“The book is a breezy, laugh-out-loud funny, peek behind the curtain of the wine trade.”—Charlotte Observer
"[MacLean] tackles the subject of wine with unbridled enthusiasm...reading about her adventures in the wine trade is like cozying up with a friend's diary.”—SeattleTimes
“Red, White, and Drunk All Over will please the palates of wine lovers everywhere." —Los AngelesTimes
"[Natalie Maclean] manages to cram a ton of practical information into a lively, often droll narrative." –ChicagoReader
"[L]ike a box of open chocolates, it sucked me in and before I knew it, I had finished the whole thing...Natalie MacLean’s writing makes me want to pack a suitcase and order a flight ticket for anywhere she plans to go."—eGullet.com
"[A] blend of Kitchen Confidential and Sideways…an informative and amusing tour from grape to glass and beyond." –Continental Airlines Magazine
"MacLean's guide to wine is engaging, practical, and perfect for novices."—Entertainment Weekly
"Bold, irreverent and playful ...a great read for people who want an adventuresome romp through the key regions of the wine world without ever leaving the comfort of their armchair. ..While some wine books can be a bit dull, this one offers a unique approach, a whirlwind of travel and a refreshing travel partner who 's point-blank honest...her enthusiasm is contagious - whether you're an experienced wine traveler or a rookie."—Santa RosaDemocrat
“MacLean's memoir of her journey into and around wine is a grand start. She tells engaging, sensual tales about her first explorations. No lists, no quickie bits, but a long, satisfying read." –St. PetersburgTimes
"Neither an excoriating polemic nor a shameless exaltation of the famous and the fatuous, MacLean's book refreshes with its evenhanded treatment of the outsized personalities populating this industry."—Newsweek
"A smart, passionate writer, a bodice-ripping wine book...not your grandfather's wine book...Throughout, she remains engaging, colorful and informative." –MiamiHerald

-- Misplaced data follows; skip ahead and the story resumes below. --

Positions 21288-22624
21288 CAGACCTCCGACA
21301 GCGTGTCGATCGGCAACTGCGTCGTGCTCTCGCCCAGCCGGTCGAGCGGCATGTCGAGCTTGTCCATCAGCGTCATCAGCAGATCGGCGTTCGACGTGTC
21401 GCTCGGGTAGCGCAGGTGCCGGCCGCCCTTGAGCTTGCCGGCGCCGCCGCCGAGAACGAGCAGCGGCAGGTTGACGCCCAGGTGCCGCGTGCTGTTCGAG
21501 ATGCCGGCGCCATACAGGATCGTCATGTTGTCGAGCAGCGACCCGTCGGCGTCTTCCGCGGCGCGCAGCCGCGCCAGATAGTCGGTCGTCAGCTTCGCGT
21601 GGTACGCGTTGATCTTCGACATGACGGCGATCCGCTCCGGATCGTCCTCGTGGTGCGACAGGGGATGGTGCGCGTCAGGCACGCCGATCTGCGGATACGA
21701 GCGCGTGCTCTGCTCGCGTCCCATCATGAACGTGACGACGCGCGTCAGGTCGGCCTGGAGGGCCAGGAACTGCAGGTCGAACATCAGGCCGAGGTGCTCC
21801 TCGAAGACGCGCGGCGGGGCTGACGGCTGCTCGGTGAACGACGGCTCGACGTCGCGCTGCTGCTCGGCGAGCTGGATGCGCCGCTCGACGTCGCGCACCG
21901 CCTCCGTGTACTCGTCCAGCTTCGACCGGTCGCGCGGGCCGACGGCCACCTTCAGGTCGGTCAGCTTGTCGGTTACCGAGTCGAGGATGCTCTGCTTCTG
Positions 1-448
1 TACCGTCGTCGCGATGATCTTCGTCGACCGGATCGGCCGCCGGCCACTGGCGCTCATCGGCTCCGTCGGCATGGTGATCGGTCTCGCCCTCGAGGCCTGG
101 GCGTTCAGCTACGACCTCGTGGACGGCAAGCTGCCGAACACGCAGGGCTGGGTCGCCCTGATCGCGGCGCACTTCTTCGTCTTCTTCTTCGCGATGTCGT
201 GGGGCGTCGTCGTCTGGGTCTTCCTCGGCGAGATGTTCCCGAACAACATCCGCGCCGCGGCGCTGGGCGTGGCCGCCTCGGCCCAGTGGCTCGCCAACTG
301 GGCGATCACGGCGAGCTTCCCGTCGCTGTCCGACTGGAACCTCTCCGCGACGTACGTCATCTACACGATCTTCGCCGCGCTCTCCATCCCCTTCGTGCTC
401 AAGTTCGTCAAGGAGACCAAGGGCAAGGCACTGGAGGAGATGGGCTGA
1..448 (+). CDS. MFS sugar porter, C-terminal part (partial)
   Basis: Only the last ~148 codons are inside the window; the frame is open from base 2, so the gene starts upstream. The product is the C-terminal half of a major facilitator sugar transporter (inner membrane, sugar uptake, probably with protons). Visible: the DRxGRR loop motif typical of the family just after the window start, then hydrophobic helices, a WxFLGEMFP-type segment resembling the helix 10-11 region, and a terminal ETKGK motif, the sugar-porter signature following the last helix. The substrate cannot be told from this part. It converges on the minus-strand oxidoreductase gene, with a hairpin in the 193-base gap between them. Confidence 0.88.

“Teetotalers, beware! Natalie MacLean’s Red, White, and Drunk All Over is such an engaging and delightful read that it's bound to make a wine lover out of everyone who picks it up. We found the entertaining and instructive stories of how wine is made, evaluated, and enjoyed—featuring some of the wine world’s biggest personalities—almost as delicious as drinking one of our favorite bottles with dinner. This book is an absolute gem.”—Andrew Dornenburg and Karen Page, James Beard Award-winning authors of Becoming a Chef, Culinary Artistry, and What to Drink with What You Eat
“Natalie MacLean is a voluptuary with brains. Abandon your inhibitions, as she takes you through the wonderful world of wine, teaching you everything you need to know along the way.”—Louisa Thomas Hargrave, director, Stony Brook University Center for Wine, Food and Culture, author, The Vineyard
“Natalie MacLean deepens one’s appreciation of wine as if she were beside you. Her adventures in wine-tasting are as accessible as your favorite pop song.”—Kermit Lynch, wine merchant and author of Adventures on the Wine Route
“MacLean is an exuberant guide to common and uncommon realms of the wine world. I found her enthusiasm not only for her subject, but also for the people who commit their lives to it, impossible to resist and thoroughly enjoyed this book.”—Michael Ruhlman, author of The Reach of a Chef, The Soul of a Chef, and Charcuterie